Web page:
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Nashville school rejects children being raised by two gay dads

Nashville school rejects children being raised by two gay dads

A non-denomination private school in Tennessee has declined to accept two children who are being raised by a married same-sex couple.

Brian Copeland and Greg Bullard [pictured], who married in California in 2013, have been searching for a school in which to enroll their children – a son of pre-kindergarten age and a daughter, who is eight months old, reports USA Today.

Of great importance to the men was finding a school that would welcome them as a family. Bullard is a Senior Pastor at a local church, the Covenant of the Cross in Madison, and so the men ideally want a school that has a focus on faith.

After doing some research, an acquaintance recommended Davidson Academy in Nashville – a Christian school that has no direct affiliation to any particular church.

Copeland arranged a visit to the school in order to be shown its facilities and meet with the Headteacher.

However, in mid January, he received a letter from the school cancelling the visit, which he shared this week on his Facebook page – prompting a storm of reaction on social media.

In the photograph that he posted on Facebook, Copeland redacted the name of the school. However, it has now been widely reported that the school in question is the Davidson Academy in Nashville.

The letter from the institution stated the following:

Although Davidson Academy is not sponsored by or affiliated with any specific church or denomination, the school was founded by Christians and operates in the Christian tradition based upon clear tenets of faith and practice. In the Handbook for Students and Parents, which is accessible on our public website and to which every family must subscribe in the Enrollment Agreement, our Statement of Faith appears on page 6. The first point of the Statement is as follows:

We believe God has revealed Himself, His purposes, and His ways in the Bible, which is therefore absolute in its truth and authority over daily living.

The practical application of this principle extends to the lifestyle conduct of those who are a part of the school. In the section on Admission Policy in the Handbook, on page 15, is found this statement:

Davidson Academy requires all its students, parents or guardians, teachers, administrators, staff and trustees to manifest lifestyle conduct and actions which project an image consistent with the expressed purposes, mission, and beliefs of the school. Any lifestyle conduct which is in opposition to the mission of Davidson Academy or which impedes the school’s credibility with its constituency or the general public is unacceptable.

One example of such lifestyle is homosexuality. Davidson Academy has the right and responsibility to do everything possible to ensure that its expressed purposes, mission, and beliefs continue in their highest traditions and are not harmed, compromised, or hindered by unacceptable lifestyle conduct on the part of its students, parents or guardians, teachers, administrators, staff or trustees.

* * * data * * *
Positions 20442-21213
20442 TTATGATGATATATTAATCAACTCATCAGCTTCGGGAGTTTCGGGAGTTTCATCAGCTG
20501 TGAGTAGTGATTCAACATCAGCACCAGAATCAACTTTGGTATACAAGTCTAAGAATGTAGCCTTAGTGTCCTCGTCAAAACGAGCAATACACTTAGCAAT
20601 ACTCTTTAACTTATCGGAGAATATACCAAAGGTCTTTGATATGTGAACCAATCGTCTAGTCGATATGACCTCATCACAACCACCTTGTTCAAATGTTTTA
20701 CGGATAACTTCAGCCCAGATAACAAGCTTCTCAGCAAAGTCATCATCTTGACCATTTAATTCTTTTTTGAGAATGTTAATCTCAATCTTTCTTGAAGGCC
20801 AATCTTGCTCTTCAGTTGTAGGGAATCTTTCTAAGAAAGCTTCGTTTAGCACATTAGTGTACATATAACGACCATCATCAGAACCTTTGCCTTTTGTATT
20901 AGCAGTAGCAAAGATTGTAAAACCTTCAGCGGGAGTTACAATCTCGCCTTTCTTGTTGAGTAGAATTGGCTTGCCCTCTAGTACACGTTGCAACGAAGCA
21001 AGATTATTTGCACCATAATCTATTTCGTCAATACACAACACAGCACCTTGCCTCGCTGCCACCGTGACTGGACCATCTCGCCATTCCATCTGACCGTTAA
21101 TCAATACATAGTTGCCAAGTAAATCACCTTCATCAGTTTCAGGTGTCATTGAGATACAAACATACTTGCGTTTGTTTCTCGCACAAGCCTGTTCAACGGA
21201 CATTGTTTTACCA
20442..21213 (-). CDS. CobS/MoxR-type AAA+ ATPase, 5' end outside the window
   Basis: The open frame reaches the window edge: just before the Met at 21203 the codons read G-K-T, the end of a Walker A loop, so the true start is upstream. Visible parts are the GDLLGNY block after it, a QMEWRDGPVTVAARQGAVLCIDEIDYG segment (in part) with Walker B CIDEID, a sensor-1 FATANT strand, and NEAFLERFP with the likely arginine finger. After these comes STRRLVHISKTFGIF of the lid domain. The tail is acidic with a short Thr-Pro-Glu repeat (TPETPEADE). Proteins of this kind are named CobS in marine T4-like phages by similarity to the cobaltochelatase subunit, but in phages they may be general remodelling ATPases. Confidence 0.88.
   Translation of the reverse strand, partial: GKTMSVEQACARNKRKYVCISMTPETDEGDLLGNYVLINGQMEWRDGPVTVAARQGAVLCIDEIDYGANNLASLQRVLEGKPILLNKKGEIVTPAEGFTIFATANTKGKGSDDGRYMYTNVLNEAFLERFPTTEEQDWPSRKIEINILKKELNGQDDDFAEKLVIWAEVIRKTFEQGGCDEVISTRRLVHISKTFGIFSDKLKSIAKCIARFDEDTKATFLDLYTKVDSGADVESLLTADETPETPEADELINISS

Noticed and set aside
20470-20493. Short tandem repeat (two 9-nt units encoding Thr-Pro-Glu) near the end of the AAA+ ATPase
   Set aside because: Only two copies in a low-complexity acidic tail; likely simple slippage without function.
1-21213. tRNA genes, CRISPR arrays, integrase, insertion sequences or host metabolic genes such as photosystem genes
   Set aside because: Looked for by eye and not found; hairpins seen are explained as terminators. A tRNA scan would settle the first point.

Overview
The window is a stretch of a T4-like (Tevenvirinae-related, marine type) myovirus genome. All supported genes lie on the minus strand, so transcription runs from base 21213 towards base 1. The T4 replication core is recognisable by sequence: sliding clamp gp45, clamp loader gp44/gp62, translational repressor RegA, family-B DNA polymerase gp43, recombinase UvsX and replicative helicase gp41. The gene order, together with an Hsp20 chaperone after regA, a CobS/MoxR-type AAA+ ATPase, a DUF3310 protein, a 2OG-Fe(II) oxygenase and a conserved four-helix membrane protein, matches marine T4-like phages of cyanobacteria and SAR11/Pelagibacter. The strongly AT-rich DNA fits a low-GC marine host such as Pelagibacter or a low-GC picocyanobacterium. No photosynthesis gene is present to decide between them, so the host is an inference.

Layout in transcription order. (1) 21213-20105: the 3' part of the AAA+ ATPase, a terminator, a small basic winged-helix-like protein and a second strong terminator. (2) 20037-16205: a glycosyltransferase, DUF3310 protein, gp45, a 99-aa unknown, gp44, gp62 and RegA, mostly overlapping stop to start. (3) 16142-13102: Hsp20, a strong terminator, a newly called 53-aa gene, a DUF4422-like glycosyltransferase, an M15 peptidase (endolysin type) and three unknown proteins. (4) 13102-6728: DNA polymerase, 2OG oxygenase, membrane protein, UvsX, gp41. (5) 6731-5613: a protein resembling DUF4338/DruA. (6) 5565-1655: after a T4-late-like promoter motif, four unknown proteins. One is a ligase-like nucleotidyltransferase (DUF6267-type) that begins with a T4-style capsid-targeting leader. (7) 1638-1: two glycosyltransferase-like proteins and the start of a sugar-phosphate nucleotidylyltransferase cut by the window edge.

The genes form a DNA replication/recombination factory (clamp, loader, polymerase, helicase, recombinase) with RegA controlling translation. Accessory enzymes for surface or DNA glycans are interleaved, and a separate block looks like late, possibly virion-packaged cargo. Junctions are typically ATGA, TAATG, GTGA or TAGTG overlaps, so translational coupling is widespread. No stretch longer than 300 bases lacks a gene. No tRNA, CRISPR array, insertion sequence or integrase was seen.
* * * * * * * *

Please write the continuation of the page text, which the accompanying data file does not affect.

The letter ended by saying that, ‘I believe that another education provider would be a better fit for your children. Therefore, we cannot grant admission to your children.’

Copeland removed the name of the school official who had signed the letter, but explained on his Facebook page why he had decided to post it:

I share this to let my friends know that discrimination affects people you know and love and still hurts no matter how many times you go through it. We chose this school because of its rigorous faith-based K-12 academics and extra curricular activities; and, a friend with a son there asked them if a family like ours would be allowed and was told yes. After a phone conversation, fully disclosing we are a two-dad family, an appointment was set for us. I receive this letter canceling our appointment without even getting a chance.

Sadly enough, an acquaintance called the school this morning and told them she had been through a divorce because she cheated and that she now lives with her three kids and her boyfriend. The administrator welcomed them with open arms and offered an appointment.

I chose to not share the name because the kids who go there deserve respect and to learn in peace. It’s not about me getting my way. My children will not go there under this person’s administration. It’s about telling the story that there are real faces and feelings that open letters like this. We want the best for our kids, and THEY deserve to be given a chance. I love you all. The love you show my family every day here makes life even richer.

Greg Bullard and Brian Copeland and family

Copeland told The Tennessean that he and his husband’s goal is ‘not to harm the school’ but to merely to show that ‘discrimination and inequality is alive and well.’

He also wished to stress that he and his husband did not regard themselves as victims and were not trying to inhibit anyone else’s religious beliefs.

‘We want our children to have a Christian education,’ said Copeland, ‘and we’re finding that very, very hard.’

Copeland’s Facebook posting has been shared over 250 times and has prompted response from some Davidson Academy alumni. One, Toby Compton, who is no longer at the school, wrote, ‘Sad, truly sad. Hurt deeply and I can’t sleep.

‘I was just kind of shocked. … Here are two dads trying to do the right thing for their kids, and they’re turned way.’

Compton said that he had contacted the Academy but they had told him that they are unable to comment as they consider it a legal matter.

GSN called Davidson Academy Headteacher, Dr Bill Chaney, for comment but have not received a reply.